Los Angeles, North West Corner: Picturing Canterbury

Los Angeles, North West Corner. Kete Christchurch. Los_Angeles___North_West_Corner. Licensed under a Creative Commons Attribution-Noncommercial-Share Alike 3.0 New Zealand License.

Los Angeles is a bungalow at 110 Fendalton Road built in 1909.

Photograph taken 21 March 2003.

Do you have any photographs of Los Angeles bungalow or Fendalton Road? If so, feel free to contribute to our collection.

Los Angeles is one of the earliest examples of a California bungalow to be built in New Zealand. It was constructed sometime between 1909 and 1913 for its owner, Captain James McDonald, a trader. Opinion differs as to the origins of the material used in its construction. One tradition states that the kitset form of the house was brought out from California by McDonald. The other, that only the weatherboards and cedar shingles were imported from the United States. However, the chimneys, roadside fences, and verandah pillars were built from Canterbury riverstones.

Kete Christchurch is a collection of photographs and stories about Christchurch and Canterbury, past and present. Anyone can join and contribute.

Reading many lives

With regards to the quote above, if one were of a sardonic frame of mind one might point out that at the rate at which Game of Thrones author George R. R. Martin kills off his characters a thousand lives might be an understatement. Nevertheless the basic premise stands. Reading allows anyone the chance to “inhabit” a great many people and characters.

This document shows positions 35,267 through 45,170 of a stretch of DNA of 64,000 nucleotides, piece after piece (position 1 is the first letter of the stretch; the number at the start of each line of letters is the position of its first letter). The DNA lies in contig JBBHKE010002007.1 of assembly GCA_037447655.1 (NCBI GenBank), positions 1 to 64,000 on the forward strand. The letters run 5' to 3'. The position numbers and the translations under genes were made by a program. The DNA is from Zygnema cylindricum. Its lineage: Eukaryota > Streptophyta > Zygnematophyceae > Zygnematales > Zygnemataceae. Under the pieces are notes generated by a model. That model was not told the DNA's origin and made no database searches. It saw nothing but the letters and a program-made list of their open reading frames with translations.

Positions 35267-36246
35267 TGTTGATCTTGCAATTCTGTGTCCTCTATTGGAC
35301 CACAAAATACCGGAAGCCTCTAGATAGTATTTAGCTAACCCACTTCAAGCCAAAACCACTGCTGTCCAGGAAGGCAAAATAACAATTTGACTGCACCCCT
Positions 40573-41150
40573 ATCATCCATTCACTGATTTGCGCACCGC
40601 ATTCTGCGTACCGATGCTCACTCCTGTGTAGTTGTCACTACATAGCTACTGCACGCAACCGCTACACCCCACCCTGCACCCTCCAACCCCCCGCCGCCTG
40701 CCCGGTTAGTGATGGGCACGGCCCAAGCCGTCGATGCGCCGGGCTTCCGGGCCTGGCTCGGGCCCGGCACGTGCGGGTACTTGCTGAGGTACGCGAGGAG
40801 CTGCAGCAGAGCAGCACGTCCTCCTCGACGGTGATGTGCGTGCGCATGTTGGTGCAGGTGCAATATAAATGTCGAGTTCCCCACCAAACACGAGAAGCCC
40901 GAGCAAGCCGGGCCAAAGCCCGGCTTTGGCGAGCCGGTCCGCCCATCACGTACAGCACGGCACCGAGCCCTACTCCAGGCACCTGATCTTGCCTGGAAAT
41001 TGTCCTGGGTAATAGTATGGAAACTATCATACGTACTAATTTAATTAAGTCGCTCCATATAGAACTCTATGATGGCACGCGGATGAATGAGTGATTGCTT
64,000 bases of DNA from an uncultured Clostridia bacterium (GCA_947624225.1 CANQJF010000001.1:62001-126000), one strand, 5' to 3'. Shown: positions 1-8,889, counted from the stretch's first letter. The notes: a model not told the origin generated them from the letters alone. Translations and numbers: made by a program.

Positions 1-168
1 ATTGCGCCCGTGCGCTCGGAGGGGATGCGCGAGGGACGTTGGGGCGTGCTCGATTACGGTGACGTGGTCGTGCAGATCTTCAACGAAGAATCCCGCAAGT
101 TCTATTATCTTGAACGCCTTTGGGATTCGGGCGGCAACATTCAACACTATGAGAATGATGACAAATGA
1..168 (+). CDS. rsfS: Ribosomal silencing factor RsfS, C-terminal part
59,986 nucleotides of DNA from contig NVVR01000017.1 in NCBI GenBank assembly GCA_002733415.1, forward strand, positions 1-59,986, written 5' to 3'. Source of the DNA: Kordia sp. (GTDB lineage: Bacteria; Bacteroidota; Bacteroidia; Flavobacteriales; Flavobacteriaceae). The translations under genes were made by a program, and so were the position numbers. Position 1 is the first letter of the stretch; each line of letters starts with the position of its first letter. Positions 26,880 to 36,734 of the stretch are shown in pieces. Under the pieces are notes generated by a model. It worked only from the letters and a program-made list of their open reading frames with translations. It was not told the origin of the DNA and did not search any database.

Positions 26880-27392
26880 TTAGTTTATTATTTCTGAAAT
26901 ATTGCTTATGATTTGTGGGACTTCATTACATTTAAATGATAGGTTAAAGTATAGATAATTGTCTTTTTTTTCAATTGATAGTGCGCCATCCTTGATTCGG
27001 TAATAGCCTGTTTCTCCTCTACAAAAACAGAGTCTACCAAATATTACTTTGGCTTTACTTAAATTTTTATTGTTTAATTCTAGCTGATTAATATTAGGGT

This is never more true than when you’re reading a book of short stories. Though you may become attached to a character, the next protagonist is probably only a few page turns away. Sometimes this is a relief. Sometimes it leaves you wanting more.

Recently I’ve found myself reading books that work with the theme of many lives but in very different ways.

Cover of deleted scenes for lovers by Tracey SlaughterDeleted scenes for lovers by Tracey Slaughter. I think her surname is appropriate because she killed parts of my soul with this book (in a good way). Her short stories are set in New Zealand, but a rather grimy, rundown one. The stories, with exception of the last one which is a novella, are short and sometimes brutal vignettes from the lives of damaged and lost people. You’ll want to set aside time between each one. This is not a book to rush through. The writing is incisive and brilliant and made me feel a lot of things, some of them against my will.

Cover of Meet cuteMeet cute is rather anodyne by comparison. It’s a collection of young adult short stories, all by different writers and all featuring the “how they met” story of two characters. As with any collection like this some authors and characters resonate more than others, and while the bulk of the stories have a contemporary romance kind of vibe there are a couple of sci-fi/fantasy genre tales too. Most, though not all, of the stories are about straight couples – one of the unexpected joys of the book is that you don’t know when you’re introduced to the main character whether their story will be a boy-meets-girl or a girl-meets-girl one – I found it was fun to try and guess in the first page or so.